1
\$\begingroup\$

This is essentially a best practices question about reading a file and making sure it follows a specific format. My current implementation works, but it's a while loop with a bunch of if/else statements. I think it wouldn't be too readable for other developers.

/**
 * Request the server to add the theatre details found in the file indicated by the path.
 * The details include the theatre ID (unique across all theatres), the seating dimension, and
 * the floor area (square metres). All theatres have as many seats in a row as they do rows, and the number of
 * rows is indicated by the seating dimension.
 * <p>
 * <p>The file format is, each line consists of
 * "THEATRE" "\t" theatre ID; "\t" seating dimension; "\t" floor area;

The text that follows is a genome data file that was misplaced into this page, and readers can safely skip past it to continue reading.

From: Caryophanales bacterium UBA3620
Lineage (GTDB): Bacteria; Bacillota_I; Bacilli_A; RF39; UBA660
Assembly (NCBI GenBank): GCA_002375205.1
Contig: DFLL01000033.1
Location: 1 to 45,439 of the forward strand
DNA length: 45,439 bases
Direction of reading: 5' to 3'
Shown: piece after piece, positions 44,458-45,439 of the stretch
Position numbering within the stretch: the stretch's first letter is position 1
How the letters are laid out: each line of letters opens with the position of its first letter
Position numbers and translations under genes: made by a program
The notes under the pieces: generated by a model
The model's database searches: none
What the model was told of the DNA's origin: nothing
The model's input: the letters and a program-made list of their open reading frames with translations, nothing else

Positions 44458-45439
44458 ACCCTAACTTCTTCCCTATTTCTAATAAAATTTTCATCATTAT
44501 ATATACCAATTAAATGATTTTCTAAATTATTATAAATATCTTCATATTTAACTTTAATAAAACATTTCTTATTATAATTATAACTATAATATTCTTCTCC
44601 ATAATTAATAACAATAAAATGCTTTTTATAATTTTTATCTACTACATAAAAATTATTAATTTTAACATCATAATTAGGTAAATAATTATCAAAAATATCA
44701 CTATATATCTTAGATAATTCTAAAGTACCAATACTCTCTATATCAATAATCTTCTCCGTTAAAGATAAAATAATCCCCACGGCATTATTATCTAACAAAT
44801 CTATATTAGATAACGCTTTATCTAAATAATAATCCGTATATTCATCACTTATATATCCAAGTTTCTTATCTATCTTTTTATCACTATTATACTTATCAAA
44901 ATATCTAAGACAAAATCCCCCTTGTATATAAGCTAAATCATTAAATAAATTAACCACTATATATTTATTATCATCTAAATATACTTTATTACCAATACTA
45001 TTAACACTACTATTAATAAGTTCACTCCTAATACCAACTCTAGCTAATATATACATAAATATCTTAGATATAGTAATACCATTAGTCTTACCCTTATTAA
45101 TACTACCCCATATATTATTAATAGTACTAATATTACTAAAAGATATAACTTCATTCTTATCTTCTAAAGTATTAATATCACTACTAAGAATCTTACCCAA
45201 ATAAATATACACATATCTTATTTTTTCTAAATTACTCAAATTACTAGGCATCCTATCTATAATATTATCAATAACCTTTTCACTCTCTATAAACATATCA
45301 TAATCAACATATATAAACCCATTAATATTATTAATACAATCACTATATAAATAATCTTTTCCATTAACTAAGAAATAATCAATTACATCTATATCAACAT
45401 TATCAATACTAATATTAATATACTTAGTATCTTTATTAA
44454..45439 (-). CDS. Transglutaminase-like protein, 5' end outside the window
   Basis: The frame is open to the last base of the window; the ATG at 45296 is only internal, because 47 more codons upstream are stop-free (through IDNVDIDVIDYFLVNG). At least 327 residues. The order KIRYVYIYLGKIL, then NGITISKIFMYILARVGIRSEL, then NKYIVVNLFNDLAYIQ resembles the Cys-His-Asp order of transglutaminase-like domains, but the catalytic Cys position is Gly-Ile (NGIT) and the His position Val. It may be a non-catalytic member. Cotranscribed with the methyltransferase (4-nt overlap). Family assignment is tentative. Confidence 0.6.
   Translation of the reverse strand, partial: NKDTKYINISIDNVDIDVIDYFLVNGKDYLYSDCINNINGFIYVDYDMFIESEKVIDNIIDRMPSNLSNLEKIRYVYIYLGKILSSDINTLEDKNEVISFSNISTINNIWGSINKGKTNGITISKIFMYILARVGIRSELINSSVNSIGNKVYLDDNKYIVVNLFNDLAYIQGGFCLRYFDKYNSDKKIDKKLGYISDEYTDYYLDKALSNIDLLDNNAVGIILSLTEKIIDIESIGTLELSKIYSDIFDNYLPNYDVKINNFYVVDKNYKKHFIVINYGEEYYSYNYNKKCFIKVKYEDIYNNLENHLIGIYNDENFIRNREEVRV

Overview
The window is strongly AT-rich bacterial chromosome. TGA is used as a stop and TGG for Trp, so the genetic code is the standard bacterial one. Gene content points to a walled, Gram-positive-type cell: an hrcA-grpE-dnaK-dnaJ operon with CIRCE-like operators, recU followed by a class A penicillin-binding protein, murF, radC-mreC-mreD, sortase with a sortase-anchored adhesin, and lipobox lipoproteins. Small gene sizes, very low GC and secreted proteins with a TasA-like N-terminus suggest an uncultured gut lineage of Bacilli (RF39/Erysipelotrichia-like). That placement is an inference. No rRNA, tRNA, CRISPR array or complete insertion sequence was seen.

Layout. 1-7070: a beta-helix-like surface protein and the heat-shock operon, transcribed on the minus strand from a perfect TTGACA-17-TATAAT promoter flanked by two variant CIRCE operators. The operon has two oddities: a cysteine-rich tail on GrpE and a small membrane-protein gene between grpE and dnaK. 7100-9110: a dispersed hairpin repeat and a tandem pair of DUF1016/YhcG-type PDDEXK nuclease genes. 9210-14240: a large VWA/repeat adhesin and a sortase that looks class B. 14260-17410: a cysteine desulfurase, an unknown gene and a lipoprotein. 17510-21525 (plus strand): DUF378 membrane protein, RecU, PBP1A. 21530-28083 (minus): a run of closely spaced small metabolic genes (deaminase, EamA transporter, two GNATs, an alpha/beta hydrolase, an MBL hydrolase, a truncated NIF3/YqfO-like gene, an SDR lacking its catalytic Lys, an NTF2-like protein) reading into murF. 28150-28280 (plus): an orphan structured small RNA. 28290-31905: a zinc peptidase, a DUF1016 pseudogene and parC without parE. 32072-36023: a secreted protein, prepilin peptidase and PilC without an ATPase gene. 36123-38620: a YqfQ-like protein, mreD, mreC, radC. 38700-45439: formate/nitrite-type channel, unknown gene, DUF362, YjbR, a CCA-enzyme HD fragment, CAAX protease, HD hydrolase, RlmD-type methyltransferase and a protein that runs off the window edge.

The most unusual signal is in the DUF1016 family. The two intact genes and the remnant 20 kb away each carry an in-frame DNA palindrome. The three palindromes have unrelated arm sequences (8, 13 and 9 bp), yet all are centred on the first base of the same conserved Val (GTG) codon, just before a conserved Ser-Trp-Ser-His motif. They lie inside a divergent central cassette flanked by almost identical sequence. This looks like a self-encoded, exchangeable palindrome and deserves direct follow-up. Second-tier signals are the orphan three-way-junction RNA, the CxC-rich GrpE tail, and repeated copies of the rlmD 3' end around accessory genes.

* <p>
 * <p>If there is no file associated with the path, or the file format is incorrect, then
 * the request fails.
 *
 * @param path The path indicating the file to use for the initialisation.
 * @return An empty string if the initialisation is successful, otherwise a
 * message explaining what went wrong beginning with ERROR (e.g. "ERROR incorrect format").
 */
public String initialise(String path)
{
    //IO
    File theatreFile = new File(path);
    Scanner fileScanner = null;

    try
    {
        fileScanner = new Scanner(theatreFile);
    }
    catch (FileNotFoundException e)
    {
        return ResponseMessages.FILE_NOT_FOUND_ERR_MSG.getDescription();
    }

    String currentID = null;
    int numRows;
    int floorSpace;

    /*Loop through input file tokens, check if format is correct and if so, create a theatre object
    that corresponds with the given data. */
    while(fileScanner.hasNext())
    {
        if(fileScanner.hasNext(THEATRE_NAME_MARKER))
        {
            fileScanner.next();